Lateral Collateral Ligament (LCL) Injury: Orthopedic Plano

by Administrator 25. October 2016 08:01

The knee joint is a major part of the body, vital for its movement and balance. The femur, tibia and the knee cap meet at this joint and these bones are connected to each other through ligaments. Lateral Collateral Ligament is a band of thick tissue that lies on the outer side of the knee joint. It connects the femur or the thigh bone to the fibula which is a small sized bone in the lower leg. This ligament along with the medial collateral ligament manages the sideways motion of the joint and prevents it from any stress. Injury to the LCL is most common among sportspersons. Ligament injuries are also referred to as sprains.


  • Direct fall onto the knee joint or the muscles during contraction can stress or tear the ligaments
  • Sudden change in directions or twisting of the knee may place undue pressure on the LCL
  • Hitting the knee from the back or sides can damage the LCL
  • Weakness in ligament structures due to internal problems
  • Sports that involve tackling or collisions
  • Improper use of technique during sports or exercise may stress the ligaments
  • Weakness of supporting thigh and leg muscles


  • Pain may be felt on the outer side of the joint
  • Unstable knees
  • Inability to bear body weight
  • Limited range of motion
  • Tenderness, swelling and bruising may also be seen
  • Stiffness


  • A thorough clinical check may be conducted by the orthopedic doctor to assess the extent of damage
  • The patient may be questioned about his/her medical history, symptoms, mode and time of injury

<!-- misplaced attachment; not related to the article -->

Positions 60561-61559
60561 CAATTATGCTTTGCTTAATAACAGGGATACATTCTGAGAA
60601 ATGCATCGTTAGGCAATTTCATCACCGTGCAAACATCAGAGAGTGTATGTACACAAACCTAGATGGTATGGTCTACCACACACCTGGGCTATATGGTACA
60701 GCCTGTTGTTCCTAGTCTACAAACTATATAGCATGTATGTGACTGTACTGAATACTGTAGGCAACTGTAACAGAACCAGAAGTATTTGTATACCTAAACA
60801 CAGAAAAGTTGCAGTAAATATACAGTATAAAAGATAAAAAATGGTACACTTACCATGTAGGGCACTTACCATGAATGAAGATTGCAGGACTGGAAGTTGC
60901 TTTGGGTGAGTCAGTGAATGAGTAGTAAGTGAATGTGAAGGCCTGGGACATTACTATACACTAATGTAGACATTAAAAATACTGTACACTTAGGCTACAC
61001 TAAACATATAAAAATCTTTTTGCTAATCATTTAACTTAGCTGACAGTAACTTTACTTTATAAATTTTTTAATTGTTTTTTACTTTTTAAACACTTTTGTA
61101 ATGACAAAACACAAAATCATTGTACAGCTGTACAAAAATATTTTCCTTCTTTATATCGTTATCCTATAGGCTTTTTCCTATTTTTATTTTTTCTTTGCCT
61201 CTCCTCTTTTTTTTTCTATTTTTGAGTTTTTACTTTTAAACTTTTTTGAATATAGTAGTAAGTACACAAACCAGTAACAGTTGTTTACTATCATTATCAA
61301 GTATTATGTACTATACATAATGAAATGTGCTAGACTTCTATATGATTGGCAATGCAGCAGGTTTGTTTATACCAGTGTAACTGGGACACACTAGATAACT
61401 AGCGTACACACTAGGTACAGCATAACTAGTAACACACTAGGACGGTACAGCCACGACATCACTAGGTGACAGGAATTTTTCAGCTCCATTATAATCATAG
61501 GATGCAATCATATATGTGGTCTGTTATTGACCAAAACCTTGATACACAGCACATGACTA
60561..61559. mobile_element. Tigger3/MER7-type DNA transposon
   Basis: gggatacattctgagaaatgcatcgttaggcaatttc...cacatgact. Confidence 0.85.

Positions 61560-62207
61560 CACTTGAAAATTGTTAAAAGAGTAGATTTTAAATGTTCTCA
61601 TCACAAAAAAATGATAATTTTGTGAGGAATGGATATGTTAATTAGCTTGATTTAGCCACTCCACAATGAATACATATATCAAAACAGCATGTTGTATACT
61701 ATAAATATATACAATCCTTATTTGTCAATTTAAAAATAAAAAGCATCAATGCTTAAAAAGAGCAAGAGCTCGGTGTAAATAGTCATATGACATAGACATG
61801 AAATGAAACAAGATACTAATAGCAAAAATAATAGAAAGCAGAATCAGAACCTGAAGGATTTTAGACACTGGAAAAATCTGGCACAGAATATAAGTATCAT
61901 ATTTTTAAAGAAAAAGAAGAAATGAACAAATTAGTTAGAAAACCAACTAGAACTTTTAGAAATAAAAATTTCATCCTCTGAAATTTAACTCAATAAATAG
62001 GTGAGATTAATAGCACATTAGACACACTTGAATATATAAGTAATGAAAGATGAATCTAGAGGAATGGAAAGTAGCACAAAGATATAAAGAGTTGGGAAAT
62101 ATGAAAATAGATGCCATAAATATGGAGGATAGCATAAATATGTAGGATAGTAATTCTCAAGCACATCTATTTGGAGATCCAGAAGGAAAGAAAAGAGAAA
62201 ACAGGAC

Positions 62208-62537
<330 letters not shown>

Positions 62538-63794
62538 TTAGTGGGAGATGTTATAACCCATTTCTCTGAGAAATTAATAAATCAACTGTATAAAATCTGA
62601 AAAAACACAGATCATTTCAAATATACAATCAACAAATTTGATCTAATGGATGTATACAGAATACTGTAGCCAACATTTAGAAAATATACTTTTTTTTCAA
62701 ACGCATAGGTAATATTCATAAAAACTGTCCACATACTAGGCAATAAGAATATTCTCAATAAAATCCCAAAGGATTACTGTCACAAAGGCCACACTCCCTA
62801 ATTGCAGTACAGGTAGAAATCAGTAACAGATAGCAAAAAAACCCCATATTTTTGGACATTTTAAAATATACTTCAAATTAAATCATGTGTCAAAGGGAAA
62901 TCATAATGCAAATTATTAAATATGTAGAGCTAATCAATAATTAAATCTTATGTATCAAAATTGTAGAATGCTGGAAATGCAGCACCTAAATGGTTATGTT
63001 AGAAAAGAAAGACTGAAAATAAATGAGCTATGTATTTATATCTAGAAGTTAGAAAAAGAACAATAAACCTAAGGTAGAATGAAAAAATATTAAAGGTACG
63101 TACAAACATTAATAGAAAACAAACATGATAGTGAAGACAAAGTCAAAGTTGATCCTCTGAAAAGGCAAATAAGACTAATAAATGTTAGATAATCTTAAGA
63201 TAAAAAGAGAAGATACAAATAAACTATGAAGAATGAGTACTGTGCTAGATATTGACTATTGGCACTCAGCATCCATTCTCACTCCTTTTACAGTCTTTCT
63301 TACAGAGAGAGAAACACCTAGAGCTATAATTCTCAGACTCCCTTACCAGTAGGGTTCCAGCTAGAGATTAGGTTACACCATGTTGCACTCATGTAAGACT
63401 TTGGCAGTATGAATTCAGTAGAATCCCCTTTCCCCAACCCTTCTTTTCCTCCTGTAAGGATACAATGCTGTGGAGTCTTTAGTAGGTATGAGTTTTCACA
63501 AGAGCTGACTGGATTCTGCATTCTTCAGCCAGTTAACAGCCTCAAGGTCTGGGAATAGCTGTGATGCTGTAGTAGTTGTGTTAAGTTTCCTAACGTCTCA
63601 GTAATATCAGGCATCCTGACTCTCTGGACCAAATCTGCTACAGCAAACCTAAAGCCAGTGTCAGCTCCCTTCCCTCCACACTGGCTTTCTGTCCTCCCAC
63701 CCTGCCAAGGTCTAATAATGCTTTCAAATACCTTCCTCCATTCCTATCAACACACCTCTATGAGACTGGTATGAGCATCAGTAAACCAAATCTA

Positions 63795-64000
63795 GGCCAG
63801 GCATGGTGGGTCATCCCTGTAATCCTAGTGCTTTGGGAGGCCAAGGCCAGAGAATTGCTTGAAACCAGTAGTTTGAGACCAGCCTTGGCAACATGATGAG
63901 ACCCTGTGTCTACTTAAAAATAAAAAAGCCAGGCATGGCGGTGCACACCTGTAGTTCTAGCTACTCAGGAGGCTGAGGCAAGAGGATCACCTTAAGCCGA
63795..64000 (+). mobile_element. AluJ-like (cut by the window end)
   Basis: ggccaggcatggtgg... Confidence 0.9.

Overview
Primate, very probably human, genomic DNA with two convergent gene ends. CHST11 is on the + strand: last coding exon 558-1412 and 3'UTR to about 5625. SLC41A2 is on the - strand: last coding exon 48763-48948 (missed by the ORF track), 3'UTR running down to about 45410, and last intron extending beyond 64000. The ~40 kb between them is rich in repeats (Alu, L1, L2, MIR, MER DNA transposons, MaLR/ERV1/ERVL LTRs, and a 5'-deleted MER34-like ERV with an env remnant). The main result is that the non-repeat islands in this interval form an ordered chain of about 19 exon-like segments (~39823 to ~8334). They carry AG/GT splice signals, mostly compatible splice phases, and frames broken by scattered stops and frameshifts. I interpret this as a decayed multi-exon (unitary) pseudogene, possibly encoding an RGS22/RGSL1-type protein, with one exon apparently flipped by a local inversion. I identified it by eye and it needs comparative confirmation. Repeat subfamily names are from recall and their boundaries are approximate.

• The range of motion intact may be tested through some physical tests
  • X-ray imaging may be required in most cases to check the exact location of ligament and severity of damage
  • MRI or CT scan may be helpful in diagnosing damage to the surrounding soft tissue structures, grade of sprain and nerve injuries if any


  • Immobilization of the knee- a removable brace may be fixed to the joint to support it and prevent stress which aids in healing of the ligament
  • Medicines- pain relief drugs and anti inflammatory medicines may be prescribed by the doctor
  • Splinting of the injured knee may aid in recovery of low grade or minor sprains
  • Rest is important and any physical activity should be kept to the minimum
  • Ice packs may be applied for the first few days to reduce swelling
  • Physical therapy may be recommended in most cases to regain stability and movement
  • Surgery may be required in high grade or major injuries for the reconstruction of damaged ligament or the torn tissue may be stitched back and allowed to heal with time

Dr. Kouyoumjian in Plano, TX offers diagnosis and treatment for a wide range of knee injuries. To schedule an appointment with the orthopedic surgeon, you can call at (972) 985 – 1072.

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